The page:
The Wall-Street Roller Coaster Returns, Median Home Prices Drop, JOLT Doesn’t Jolt

The markets' roller-coaster was back down on Wednesday, pretty much erasing Tuesday's gains, which had mostly erased Monday's losses. The median home price declined in the second quarter, and the JOLT numbers showed only a 0.1 percent increase in job openings.

August 11, 2011
By Dees Stribling, Contributing Editor

Courtesy Flickr Creative Commons user Randy Le'Moine Photography

Wall Street seems determined to panic like it’s 2008, no matter what the Fed Chairman Ben Bernanke, the bearded one, says. So the roller-coaster ride was back downward on Wednesday, pretty much erasing Tuesday’s gains, which had mostly erased Monday’s losses. Anyway, the Dow Jones Industrial Average lost 519.83 points, or 4.62 percent, while the S&P 500 dropped 4.42 percent and the Nasdaq was down 4.09 percent. Since mid-July, U.S. equities have lost about 15 percent of their value, with more than 10 percent of that in August so far.

Thus some trillions’ worth of phantom wealth has vanished. Still, investors command vast sums of money, and it has to go somewhere. Such as out of the market and into 10-year Treasuries, $24 billion of which the United States was able to sell on Wednesday, according to the U.S. Department of the Treasury. Moreover, those benchmark notes went for a record low auction yield of 2.14 percent, so popular are they (and never mind that pesky AA+ for now).

On the other hand, 30-year Treasuries are trading considerably above their lows, since in theory such long-term obligations are more sensitive to the long-term outlook of the United States, which has a lot of doubters these days. The most recent auction of 30-year bonds on Tuesday had them trading at 3.51 percent.

Median Home Price Declines Year-Over-Year

The National Association of Realtors reported on Wednesday that the national median (existing) single-family home price was $171,900 in the second quarter, down 2.8 percent from $176,800 in the second quarter of 2010. The median single-family home price rose year-over-year in 40 out of 150 MSAs during the second quarter; one was unchanged and the majority, 109 areas, showed price declines.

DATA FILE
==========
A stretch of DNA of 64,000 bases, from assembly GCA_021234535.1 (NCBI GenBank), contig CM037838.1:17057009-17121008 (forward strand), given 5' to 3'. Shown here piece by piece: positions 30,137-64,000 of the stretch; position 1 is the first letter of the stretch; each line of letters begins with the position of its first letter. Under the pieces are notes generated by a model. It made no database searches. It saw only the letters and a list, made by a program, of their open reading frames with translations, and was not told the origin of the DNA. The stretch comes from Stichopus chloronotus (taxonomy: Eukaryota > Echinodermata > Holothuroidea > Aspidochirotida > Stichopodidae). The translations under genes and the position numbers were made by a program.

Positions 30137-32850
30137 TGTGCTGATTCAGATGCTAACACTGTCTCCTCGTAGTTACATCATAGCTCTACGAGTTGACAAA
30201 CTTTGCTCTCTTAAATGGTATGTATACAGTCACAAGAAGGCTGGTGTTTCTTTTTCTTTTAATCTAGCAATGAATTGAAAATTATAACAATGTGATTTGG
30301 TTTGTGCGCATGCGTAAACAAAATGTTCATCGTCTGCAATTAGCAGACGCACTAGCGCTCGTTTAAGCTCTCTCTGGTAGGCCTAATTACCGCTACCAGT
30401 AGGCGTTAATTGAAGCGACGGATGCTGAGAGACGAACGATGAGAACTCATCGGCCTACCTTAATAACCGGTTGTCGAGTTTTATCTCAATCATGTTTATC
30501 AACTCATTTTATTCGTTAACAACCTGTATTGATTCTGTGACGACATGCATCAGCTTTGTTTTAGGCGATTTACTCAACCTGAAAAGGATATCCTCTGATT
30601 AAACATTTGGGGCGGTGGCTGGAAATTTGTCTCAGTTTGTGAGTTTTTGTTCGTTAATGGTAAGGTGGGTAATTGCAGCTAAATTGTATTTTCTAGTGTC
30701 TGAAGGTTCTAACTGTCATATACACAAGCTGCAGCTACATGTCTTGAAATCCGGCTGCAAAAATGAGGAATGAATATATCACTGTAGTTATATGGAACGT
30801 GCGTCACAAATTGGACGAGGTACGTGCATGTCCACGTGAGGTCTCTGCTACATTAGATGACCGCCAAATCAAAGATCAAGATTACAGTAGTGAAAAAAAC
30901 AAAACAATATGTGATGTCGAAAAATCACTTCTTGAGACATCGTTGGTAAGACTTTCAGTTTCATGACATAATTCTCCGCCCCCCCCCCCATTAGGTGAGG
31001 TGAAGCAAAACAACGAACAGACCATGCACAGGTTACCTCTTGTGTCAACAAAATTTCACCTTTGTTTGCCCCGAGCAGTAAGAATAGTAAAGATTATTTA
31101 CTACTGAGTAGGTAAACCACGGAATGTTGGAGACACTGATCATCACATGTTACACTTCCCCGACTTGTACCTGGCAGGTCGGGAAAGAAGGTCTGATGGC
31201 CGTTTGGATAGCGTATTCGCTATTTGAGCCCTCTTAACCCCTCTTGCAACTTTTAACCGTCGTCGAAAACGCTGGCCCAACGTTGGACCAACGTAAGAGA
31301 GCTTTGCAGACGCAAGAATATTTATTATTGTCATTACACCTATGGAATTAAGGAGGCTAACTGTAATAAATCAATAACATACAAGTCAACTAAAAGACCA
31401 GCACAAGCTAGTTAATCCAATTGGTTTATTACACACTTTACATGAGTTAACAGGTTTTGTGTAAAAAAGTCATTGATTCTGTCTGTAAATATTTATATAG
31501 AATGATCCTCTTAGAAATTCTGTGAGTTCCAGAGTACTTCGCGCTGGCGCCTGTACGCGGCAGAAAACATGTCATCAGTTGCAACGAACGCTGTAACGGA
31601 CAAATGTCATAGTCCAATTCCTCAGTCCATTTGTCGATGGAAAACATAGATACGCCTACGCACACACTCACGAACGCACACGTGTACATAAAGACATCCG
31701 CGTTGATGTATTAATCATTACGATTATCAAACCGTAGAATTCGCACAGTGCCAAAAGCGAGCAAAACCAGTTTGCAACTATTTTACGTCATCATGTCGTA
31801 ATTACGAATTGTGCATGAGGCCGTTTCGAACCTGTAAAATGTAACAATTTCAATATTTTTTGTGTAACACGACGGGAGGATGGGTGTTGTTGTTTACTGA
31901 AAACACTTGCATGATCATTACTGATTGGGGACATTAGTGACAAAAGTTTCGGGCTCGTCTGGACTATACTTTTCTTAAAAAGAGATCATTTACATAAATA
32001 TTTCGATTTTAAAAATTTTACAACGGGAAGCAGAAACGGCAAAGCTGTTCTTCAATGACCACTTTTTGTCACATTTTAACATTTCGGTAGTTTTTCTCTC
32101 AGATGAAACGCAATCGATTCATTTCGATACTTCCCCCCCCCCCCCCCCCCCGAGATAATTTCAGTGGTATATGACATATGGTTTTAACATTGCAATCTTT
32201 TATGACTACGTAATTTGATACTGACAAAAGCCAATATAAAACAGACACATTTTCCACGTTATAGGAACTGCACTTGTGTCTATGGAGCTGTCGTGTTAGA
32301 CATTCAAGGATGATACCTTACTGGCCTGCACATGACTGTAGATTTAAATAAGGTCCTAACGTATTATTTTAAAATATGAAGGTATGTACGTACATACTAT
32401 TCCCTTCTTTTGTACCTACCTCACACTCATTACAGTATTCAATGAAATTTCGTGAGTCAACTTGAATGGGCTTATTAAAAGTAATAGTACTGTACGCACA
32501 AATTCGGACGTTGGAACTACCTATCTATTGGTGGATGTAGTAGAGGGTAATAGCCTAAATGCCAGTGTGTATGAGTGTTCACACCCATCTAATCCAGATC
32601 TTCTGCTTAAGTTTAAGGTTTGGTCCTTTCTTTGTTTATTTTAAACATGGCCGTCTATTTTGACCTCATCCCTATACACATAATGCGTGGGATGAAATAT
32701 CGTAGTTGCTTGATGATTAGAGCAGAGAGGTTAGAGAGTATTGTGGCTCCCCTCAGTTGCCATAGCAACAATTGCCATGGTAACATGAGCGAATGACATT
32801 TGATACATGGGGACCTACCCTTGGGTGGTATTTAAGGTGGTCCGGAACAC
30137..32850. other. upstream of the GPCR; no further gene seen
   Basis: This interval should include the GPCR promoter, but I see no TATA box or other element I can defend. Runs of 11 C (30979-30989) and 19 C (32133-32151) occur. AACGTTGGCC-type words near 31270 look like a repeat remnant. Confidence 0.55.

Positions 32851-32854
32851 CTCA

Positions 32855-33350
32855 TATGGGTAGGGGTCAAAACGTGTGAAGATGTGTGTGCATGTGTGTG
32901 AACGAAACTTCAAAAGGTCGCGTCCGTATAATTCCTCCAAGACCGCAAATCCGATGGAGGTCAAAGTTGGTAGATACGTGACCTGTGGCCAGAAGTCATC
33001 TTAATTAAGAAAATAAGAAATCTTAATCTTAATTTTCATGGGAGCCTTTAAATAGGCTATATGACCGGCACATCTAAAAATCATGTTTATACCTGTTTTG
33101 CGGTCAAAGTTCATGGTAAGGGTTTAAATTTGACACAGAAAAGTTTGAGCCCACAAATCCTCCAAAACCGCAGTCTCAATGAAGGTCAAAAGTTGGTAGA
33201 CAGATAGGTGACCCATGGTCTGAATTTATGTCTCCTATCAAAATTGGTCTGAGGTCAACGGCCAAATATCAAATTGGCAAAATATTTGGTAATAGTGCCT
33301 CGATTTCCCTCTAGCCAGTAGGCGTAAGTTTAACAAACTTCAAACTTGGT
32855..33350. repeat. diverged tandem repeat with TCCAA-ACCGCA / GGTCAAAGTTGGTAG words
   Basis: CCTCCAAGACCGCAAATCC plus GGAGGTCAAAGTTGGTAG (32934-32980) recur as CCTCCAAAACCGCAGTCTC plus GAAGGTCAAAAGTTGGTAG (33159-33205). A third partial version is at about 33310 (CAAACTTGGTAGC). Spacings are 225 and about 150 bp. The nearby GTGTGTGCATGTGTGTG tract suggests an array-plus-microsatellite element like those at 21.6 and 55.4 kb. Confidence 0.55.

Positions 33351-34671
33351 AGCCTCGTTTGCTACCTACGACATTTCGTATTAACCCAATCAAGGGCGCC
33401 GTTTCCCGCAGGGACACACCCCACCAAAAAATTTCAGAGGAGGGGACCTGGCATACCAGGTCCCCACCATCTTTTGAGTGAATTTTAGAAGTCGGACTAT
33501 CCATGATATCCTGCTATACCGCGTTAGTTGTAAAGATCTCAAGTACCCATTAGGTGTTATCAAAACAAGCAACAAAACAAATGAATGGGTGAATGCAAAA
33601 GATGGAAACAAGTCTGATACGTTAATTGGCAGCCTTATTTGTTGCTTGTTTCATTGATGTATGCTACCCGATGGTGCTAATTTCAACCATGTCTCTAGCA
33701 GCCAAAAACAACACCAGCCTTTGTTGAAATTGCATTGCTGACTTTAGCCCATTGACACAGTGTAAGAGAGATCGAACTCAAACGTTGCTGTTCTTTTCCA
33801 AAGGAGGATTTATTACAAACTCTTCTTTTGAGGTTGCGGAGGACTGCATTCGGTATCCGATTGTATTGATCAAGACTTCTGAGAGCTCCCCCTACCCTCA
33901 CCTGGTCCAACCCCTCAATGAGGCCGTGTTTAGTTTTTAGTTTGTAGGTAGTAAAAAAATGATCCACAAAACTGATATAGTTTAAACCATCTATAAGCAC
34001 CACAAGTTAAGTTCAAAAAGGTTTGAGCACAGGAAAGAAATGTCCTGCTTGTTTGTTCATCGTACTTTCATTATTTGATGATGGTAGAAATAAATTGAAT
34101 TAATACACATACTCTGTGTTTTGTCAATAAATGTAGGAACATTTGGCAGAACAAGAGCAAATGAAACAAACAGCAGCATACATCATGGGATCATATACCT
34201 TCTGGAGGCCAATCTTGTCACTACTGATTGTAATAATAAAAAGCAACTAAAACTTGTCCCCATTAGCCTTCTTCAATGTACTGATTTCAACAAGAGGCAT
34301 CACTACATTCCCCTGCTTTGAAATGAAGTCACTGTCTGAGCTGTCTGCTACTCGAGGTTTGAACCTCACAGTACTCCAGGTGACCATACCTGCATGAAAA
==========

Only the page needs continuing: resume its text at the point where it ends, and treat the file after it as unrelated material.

Distressed homes, which typically trade at a discount of about 20 percent, accounted for 33 percent of second quarter 2011 sales, down from 39 percent in the first quarter, according to the NAR. They were 32 percent of the total in 2Q10. The share of all-cash home purchases was 30 percent in the second quarter, up from 25 percent a year ago. Investors (or speculators), who make up the bulk of cash purchasers, accounted for 19 percent of second quarter transactions, up from 14 percent a year ago. Someone apparently thinks prices are bumping along the bottom.

In the condo sector, the national median price was $169,200 in the second quarter, which is 3.5 percent below the second quarter of 2010. Fourteen metros enjoyed increases in the median condo price, while 40 areas suffered declines.

JOLT Not Much of a Jolt in June

On Wednesday, the U.S. Department of Labor reported in its aptly acronymed Job Openings and Labor Turnover Survey that total job private openings in the country saw a small uptick of 0.1 percent in June 2011 compared with May. In other words, about 75,000 more jobs were open in June than May.

Not a vast increase, but better than a decline. The only industry that saw a significant drop in job openings was construction, down 0.6 percent month-over-month, or 34,000 positions. The JOLT numbers aren’t seasonally adjusted, so that’s an unfortunate trend during the warm months of the year when the construction industry should be hitting all the cylinders.

The essential fact for job hunters hasn’t changed, however. Namely, there are still about four people looking for work for every job that happens to be open.